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Root Canal Treatment
Teeth Cleaning Procedure
Teeth Whitening Procedure
Root Canal Treatment
Management of Dental Hygiene
Chronic Skin Allergy Treatment
Tooth Extraction Procedure
Dental Extractions Procedure
Skin Rash Treatment
Gap Closing (Dental) Treatment
Artificial Teeth Treatment
Treatment of Root Canal Treatment (RCT)
Wisdom Tooth Removal Procedure
Teeth Scaling & Polishing
Braces Treatment for Adults and Teens
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Hi, give me solution, mere ek daat me se khoon aata hai, jab mein brush karta hu, or o bahot gandi smell bhi hoty hai, koi medicine ka nam batao jisse o band ho jaye.
I have been suffering OSMF disease last 06 month. I am treatment by ENT specialist last three month. Doctors gave me to take SM Fibro cap for three month and kenacort inj and steroid. At first time I was open mouth as a normal but a little pain feel in my left side jaw when I open the mouth. My both side of chin are going to white patches and hardening. I take medicine continue but not cure. What I doing?
Age 7 year, lost her adult teeth. Can she gain those lost teeth? If so, how? What medicine she should be given?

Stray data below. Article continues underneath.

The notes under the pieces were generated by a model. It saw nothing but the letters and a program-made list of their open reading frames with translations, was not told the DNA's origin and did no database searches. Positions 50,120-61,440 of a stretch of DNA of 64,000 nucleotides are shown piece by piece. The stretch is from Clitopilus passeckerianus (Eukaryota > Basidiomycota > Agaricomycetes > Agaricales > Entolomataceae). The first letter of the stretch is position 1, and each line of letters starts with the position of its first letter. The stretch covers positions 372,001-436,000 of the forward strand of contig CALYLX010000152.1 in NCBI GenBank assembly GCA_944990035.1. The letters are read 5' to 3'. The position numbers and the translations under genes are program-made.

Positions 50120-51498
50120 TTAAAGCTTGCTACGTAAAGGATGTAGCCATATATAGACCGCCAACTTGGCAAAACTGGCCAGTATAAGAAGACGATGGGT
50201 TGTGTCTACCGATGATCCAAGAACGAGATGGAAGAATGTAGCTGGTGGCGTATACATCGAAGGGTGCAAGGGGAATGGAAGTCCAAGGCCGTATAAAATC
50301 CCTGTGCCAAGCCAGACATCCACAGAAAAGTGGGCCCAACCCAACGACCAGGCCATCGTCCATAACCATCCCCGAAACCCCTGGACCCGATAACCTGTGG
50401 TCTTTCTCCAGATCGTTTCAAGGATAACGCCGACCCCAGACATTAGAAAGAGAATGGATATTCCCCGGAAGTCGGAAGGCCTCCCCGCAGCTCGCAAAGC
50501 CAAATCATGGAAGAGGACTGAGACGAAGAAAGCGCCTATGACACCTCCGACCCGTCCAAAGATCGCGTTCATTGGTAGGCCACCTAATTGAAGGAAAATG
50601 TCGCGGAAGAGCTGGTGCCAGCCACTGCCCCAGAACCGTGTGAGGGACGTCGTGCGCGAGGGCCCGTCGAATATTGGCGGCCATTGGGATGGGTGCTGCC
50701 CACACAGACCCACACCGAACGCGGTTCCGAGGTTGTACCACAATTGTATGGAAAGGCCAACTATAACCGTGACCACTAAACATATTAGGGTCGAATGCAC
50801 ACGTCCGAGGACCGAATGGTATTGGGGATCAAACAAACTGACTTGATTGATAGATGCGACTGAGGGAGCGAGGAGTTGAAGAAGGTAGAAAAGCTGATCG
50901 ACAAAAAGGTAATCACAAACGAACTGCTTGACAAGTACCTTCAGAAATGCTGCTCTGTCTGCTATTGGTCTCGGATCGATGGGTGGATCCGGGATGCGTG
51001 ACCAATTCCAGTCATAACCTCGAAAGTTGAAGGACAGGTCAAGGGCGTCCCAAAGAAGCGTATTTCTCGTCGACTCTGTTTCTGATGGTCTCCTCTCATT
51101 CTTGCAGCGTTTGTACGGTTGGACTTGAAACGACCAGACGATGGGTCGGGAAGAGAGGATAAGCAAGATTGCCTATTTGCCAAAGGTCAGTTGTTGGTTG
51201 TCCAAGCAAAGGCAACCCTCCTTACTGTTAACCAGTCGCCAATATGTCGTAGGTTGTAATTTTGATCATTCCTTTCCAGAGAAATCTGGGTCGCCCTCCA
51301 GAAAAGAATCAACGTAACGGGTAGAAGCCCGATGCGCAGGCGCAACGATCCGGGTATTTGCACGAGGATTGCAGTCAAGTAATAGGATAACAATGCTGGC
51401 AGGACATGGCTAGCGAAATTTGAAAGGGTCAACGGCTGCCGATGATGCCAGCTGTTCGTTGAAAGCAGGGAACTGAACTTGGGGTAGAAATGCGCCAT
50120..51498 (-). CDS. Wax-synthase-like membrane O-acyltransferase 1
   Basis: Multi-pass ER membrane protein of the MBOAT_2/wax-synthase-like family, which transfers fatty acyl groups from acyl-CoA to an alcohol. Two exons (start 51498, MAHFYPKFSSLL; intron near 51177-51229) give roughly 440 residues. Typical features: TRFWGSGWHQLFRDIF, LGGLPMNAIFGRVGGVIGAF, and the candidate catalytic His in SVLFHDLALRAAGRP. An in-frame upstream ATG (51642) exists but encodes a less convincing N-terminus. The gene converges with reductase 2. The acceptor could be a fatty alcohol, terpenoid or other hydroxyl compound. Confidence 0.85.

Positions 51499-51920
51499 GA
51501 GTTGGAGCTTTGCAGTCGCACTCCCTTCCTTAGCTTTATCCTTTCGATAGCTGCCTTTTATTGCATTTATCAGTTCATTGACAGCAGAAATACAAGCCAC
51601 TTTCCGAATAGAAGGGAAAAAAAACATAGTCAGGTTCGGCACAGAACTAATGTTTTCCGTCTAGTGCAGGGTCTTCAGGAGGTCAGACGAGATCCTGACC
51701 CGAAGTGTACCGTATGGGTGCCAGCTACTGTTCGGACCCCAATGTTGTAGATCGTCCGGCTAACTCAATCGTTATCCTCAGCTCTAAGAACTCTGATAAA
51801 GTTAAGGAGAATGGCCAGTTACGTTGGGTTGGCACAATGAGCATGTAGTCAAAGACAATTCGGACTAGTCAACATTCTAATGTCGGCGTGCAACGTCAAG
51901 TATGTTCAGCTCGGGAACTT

The mouth is the first organ that takes the brunt of smoking. The teeth, lips, cheeks, tongue are all affected by smoking. While most are worried about the discoloration of the teeth and lips, the damage is actually quite deep rooted literally and figuratively. The harmful effects of smoking reach the roots and eventually lead to tooth loss.
Let us look at some ways how smoking affects the teeth.
1. The black stains that are the tell-tale signs of a smoker are a major source of irritation to the teeth, especially along the gum line. On one hand, they do not allow proper cleaning of the gums and on the other, they are a constant source of irritation leading to inflammation. The result is there is damage beneath that layer of black stains, which does not become visible unless the signs of infection become evident pain, redness, swelling or even pus formation in some cases.